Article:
Delaware Space Beer

Delaware Space BeerJust when you thought Oktoberfest couldn’t get any better than a long weekend booze marathon and foreign beer, NASA finds a way to top it.

Not one to be outdone by normal German beer, the company behind NASA’s Apollo spacesuits and a Delaware brewerry have added moon dust to their beer. They’ve given it the appropriately galactic name of ‘Celeste-jewel-ale’, and you can buy it (on tap) at the Dogfish Head Brewings and Eats restaurant.

What does space beer taste like? It’s creators have described it as having “notes of doughy malt, toasted bread, subtle caramel and a light herbal bitterness”.

Dogfish Head enlisted the help of contractors ILC Dover, the guys behind the lunar spacesuits worn by the Apollo astronauts on the moon. They were able to track down the lunar meteorites for the beer as well as provide space-age beer coolers, or koozies. We’re a little impressed.

Unfortunately, as meteorites don’t come around every day, this beer is limited time only. “ILC is making sure this is the best-protected beer on the planet with koozies made from the same material as their spacesuits,” the restaurant wrote on its website.

The koozies are protected against fire damage, friction and tearing, and are insulated to keep the beer at a comfortable temperature.

Wipe your drool and start planning your trip to Delaware. It’s limited time only, and let’s face it, it’s space beer. What wouldn’t you do to try it out?

Published on Urban Society / 08 October, 2013

Walk on Water at Lake Baikal

Baikal.adventure.walk_.on_.water_Hey there, you big nomad.

What if we were to tell you there’s a frozen lake the size of Belgium that would take you four days to walk across?

Fascinating enough to quench that wanderlust?

This is something to go on every thrill-seeker/Insta-bragger’s bucket list. If the frozen lake isn’t quite enough to pull you across the line, theres the ancient Buddhist communities (“I really connected with the locals, man.”) and adrenaline filled dogsled rides.

But first you’ll have to experience it all.
In Siberia.

Yes, Siberia. Don’t let it’s chills-inducing name put you off – where else except in sub-zero temperatures can you walk across a picturesque frozen lake?. It’s one of the oldest, deepest and largest lakes in the world, not to mention one of the most beautiful. Nothing like the freezing crisp mountain air to make you feel aliiiiiive.

Screen.Shot_.2013.11.19.at_.11.03.11.AM_

Included as part of the UNESCO World Heritage List, Lake Baikal features 120ft of clear, fresh water. In warmer months you can grab a wooden boat and take in the beauty above and below you, but we suggest planning for colder weather.

In winter months (February to April) the lake freezes over and transforms into a wonderland the size of Belgium. Here is when the magic happens and you can walk, or take a dogsled, on water.

Screen.Shot_.2013.11.19.at_.11.02.41.AM_

 

Also on the check list when you inevitable head Siberian way: check out the history of nearby Russia, take a Russian cooking class, go on a jeep expedition, explore crystal caves, see the holy Buddhist stupa, meet the indigenous people of Russia and go ice rafting.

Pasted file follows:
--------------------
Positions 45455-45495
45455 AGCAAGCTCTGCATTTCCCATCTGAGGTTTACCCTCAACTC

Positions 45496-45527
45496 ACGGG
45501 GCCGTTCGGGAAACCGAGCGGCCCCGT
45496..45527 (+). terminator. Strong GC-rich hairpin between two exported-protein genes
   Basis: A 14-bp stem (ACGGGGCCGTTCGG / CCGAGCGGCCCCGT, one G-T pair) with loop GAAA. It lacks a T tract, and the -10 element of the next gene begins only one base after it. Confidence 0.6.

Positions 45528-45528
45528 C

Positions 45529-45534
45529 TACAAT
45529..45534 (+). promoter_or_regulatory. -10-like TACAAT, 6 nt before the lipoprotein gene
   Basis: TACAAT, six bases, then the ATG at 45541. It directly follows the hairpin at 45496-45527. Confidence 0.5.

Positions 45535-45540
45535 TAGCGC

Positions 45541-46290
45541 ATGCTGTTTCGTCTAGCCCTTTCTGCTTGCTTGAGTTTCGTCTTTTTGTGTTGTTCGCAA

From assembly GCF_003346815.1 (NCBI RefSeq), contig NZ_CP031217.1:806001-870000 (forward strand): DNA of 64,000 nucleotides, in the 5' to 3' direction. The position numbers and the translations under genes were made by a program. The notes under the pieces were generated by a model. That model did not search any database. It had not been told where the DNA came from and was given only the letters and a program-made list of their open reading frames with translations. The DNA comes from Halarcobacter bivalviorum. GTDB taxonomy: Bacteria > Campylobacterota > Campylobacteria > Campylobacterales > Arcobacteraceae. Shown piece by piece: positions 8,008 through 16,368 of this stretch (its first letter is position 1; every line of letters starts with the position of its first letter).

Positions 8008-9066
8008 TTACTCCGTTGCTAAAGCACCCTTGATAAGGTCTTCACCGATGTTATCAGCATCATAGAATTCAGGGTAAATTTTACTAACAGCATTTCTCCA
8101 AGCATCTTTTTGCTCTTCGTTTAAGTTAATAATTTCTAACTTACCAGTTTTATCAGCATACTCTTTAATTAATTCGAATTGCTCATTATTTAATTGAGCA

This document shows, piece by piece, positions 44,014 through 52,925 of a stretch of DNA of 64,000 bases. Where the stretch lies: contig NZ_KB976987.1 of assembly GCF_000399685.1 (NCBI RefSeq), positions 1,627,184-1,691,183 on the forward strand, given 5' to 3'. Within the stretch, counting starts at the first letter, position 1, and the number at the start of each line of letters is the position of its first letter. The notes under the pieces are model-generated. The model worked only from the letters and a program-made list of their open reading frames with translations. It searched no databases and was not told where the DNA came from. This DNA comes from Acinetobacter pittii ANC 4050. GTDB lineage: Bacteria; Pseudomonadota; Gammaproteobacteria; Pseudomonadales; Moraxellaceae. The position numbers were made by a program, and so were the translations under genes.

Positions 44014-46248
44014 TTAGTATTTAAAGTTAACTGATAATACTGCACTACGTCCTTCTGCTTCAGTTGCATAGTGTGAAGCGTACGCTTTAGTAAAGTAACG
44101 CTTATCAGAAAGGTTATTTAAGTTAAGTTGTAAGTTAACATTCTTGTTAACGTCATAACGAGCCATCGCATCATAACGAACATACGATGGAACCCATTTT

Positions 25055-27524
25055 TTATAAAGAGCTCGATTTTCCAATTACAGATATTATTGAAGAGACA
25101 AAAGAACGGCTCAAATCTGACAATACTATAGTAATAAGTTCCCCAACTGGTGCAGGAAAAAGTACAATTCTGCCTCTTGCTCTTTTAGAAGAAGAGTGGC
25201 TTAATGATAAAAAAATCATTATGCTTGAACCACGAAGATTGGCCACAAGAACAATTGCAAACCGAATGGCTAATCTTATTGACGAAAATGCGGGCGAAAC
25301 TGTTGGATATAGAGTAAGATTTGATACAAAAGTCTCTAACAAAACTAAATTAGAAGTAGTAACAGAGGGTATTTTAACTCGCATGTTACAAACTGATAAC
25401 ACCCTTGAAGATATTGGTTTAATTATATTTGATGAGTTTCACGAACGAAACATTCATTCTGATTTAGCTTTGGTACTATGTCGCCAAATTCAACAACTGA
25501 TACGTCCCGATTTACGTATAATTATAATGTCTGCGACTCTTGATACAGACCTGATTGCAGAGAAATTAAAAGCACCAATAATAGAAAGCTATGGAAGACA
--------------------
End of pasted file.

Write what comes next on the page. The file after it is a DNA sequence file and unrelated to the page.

Or, for those less-inclined to do such pedestrian activities like actually planning a trip, book a tour and leave it up to those other suckers. 56th Parallel has tours starting from $4950, so you better start pinching those pennies.

[Image Source]


Published on Urban Society / 19 November, 2013

Argentina Ghost Town new tourist attraction

Underwater2Would you believe that this place was a bustling tourist town just thirty years ago?

It’s called Villa Epecuen, and lies just south of Buenos Aires in Argentina.

In 1985 the town experienced a particularly heavy rainstorm, followed by several wet winters. A dam finally bursting on the 10th of November, 1985, submerging the town in water. People waited on their roofs for two days for the water to recede, something that didn’t occur until 2009.
Underwater1

Established in the 1920s, the town used to be a thriving spa resort. Now it features dead trees and signs pointing to nowhere. Remnants of tourists can also be found among the rubble, including coke bottles, plates and glasses. The most unnerving feature is the trees, which still stand in neat rows.

In a twist of fate, the Argentinian town is a tourist attraction once again, but this time as a ghost town, attracting visitors who come to gape at the ruins.

underwater5

Villa Epecuen was home to 5,000 residents and thousands of tourists. Now only one man lives here: Pablo Novak. The 83-year-old, who has lived in the town since his youth, never left. He was the only one to return when the town drowned, living there ever since in a stone hut with a fridge and a basic cooker.

“Whoever passes nearby cannot go without coming to visit here,” Novak said to The Associated Press. “It’s getting more people to the area, as they come to see the ruins.”

Many of the other residents fled to nearby Carhue, building new hotels and spas.

Published on Urban Society / 04 October, 2013